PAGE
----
Planning a ‘Money-Free Month’ — and the Many Financial Benefits It Can Provide

For many families, the month after Christmas is a time where people feel the need to cut back on their spending and live lean for a little while to reset their financial balance. For us, it’s usually just after our family’s summer vacation, where we’ve spent a ton on gas (and car maintenance… and sometimes roadside emergencies) and food and admission fees and other such summer vacation expenses.

One way we sometimes respond is by putting a family moratorium of some kind on non-essential spending for a certain period of time. We call these “money-free” periods, like a money-free weekend or a money-free week. A real challenge, however, is a money-free month.

It’s simple, really. For a full calendar month – say, September – you spend no money on anything other than bare necessities or contracted bills. Other than your continuing bills, you spend no money on hobbies or entertainment or any extra expenses whatsoever.


Let’s walk through some of the principles you might apply to such a month.

No dining out or ordering takeout. Instead, you prepare meals at home with inexpensive ingredients and take leftovers or other simple meals to work with you. This is a great opportunity to bone up on your meal preparation skills so that the idea of preparing a simple meal in the evening no longer seems intimidating or using a crock pot no longer seems like a serious challenge (because, really, it isn’t).

Buy store brands. If there’s a store-brand version of an item you buy normally, purchase the store-brand version. You’ll often discover that store brands are functionally identical to the name-brand version and that there’s no real difference between the two, which means that there’s no reason not to continue buying those identical store brands and continue to save money.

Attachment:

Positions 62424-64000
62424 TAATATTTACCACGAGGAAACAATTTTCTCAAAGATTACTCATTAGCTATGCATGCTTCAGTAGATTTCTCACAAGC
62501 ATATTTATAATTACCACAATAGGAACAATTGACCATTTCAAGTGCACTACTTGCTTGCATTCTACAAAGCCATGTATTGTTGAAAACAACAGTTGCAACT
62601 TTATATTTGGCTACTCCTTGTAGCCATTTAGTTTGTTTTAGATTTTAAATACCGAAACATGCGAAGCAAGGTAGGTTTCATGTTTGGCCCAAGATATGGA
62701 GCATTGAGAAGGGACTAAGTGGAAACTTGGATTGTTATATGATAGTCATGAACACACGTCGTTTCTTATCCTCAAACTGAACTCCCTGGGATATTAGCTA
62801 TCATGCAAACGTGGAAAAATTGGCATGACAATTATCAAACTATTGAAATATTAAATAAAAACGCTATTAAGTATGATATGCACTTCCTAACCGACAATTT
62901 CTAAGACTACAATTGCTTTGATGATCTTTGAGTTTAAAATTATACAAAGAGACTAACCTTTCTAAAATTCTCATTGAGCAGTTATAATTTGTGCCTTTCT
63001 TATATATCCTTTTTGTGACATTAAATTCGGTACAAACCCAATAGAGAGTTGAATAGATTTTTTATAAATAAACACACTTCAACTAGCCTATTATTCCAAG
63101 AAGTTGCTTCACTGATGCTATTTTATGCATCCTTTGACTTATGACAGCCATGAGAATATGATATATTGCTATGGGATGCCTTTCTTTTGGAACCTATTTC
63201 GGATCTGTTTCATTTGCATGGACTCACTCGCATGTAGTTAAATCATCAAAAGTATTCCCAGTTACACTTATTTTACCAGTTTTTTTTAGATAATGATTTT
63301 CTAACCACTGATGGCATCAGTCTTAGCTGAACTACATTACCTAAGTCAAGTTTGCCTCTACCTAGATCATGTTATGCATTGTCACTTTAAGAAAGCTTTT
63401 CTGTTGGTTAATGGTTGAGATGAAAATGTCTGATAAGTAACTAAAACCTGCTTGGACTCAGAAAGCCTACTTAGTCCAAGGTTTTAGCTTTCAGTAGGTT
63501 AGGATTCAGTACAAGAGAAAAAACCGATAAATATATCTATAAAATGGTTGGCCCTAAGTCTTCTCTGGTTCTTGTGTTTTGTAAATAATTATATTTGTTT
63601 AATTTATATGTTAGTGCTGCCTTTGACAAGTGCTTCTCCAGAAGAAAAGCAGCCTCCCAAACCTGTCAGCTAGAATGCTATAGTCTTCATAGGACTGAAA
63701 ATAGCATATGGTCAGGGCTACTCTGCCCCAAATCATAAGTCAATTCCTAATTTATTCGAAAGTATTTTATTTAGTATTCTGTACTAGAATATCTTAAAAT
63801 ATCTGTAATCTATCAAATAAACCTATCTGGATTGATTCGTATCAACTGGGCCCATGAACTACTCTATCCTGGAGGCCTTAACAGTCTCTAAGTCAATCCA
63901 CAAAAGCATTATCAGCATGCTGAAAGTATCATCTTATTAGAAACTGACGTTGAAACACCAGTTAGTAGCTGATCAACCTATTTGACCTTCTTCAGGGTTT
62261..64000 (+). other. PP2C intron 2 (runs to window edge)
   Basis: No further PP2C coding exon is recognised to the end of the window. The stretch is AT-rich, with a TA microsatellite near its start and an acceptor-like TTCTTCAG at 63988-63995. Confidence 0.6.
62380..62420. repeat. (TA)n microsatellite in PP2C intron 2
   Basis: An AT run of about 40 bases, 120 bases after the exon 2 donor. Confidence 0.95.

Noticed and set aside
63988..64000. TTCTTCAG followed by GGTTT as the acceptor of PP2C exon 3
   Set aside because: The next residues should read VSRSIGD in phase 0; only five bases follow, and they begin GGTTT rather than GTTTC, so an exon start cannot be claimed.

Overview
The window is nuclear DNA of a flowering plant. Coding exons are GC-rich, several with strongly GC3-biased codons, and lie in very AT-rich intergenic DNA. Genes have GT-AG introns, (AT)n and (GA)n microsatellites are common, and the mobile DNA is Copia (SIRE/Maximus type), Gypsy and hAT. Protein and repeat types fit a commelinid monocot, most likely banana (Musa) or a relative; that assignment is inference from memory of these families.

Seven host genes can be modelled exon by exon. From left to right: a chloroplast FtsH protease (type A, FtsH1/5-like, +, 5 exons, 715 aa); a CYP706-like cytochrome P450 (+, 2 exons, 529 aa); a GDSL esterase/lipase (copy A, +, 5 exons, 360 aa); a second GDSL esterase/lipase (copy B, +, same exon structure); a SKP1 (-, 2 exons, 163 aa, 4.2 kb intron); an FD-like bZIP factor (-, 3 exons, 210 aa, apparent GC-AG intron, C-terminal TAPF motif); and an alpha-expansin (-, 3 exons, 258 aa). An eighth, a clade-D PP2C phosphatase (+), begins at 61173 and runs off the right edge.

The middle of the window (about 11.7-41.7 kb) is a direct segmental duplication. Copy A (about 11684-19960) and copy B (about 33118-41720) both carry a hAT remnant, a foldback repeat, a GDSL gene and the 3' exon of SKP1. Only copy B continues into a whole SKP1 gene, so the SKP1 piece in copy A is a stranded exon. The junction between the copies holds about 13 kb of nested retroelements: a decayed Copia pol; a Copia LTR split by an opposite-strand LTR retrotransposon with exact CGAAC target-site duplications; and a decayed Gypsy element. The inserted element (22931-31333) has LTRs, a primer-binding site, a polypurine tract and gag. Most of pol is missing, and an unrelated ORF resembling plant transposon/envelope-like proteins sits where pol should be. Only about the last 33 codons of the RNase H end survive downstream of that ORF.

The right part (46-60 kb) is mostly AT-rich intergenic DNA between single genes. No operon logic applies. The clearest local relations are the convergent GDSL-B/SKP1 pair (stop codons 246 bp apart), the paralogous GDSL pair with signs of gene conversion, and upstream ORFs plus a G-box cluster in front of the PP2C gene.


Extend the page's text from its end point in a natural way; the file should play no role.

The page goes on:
Entertain yourself with what you have on hand or free community resources. “What you have on hand” can include services you’re already contracted to pay for, like your normal cable bill or home internet, but no buying anything new. This encourages you to find other avenues for entertainment, some of which I’ll discuss below.

Use items on hand for meal preparation as much as possible. The goal is to reduce the length of your grocery list – yes, you can buy groceries, but you shouldn’t buy groceries simply for convenience or to prepare new meals when you already have a bunch of stuff on hand to use. This encourages you to dig through your pantry and freezer and cupboards.

Attempt to repair things rather than just buying replacements. Have a minor problem with a shirt? Try fixing it instead of tossing and replacing it. Toilet on the fritz? Watch some YouTube videos and repair it yourself.

It’s really easy. Just don’t spend money on non-essentials or regular bills. That’s it.


Pulling off a money-free month has a lot of great benefits.

You save a LOT of money. This is the most obvious benefit. If you spend nothing on entertainment, nothing on hobbies, and minimum amounts on food, fuel, household supplies, and other budgetary categories, your spending is going to drop by a significant amount for that month. You’re going to have a big wad of cash left over at the end of that month, which you can use for smart personal finance moves like paying off a credit card or making an extra payment on your mortgage or building up an emergency fund or even saving for retirement or your child’s college education.

You detach from your wants and have time to consider them carefully. When you intentionally say “no” to all of your wants for a period of time, you start to detach from them a little bit. Rather than just fulfilling a lot of little wants in your life, you’re forced to step back a little bit and ask whether or not a particular want brings genuine value into your life. Does that daily coffee from the coffee shop really bring any more value than drinking a free cup at work? Does buying these name-brand items really bring anything extra into your life? A money-free month makes you address questions like that.

You reconnect with other interests. Since you’re not spending money to entertain yourself, you suddenly have more free time and more space in your life for some of your other interests that you may have neglected. You now have time to read a book, for example. You now have time to pull the materials for one of your hobbies out of the closet and engage in that hobby again. You now have time to explore the trails at a nearby state park. Whatever your neglected interests are, by simply saying “no” to things like going out on the town and shopping socially, you’ll suddenly find yourself with a lot of new space in your life. Take advantage of it and reconnect to things you may have put aside.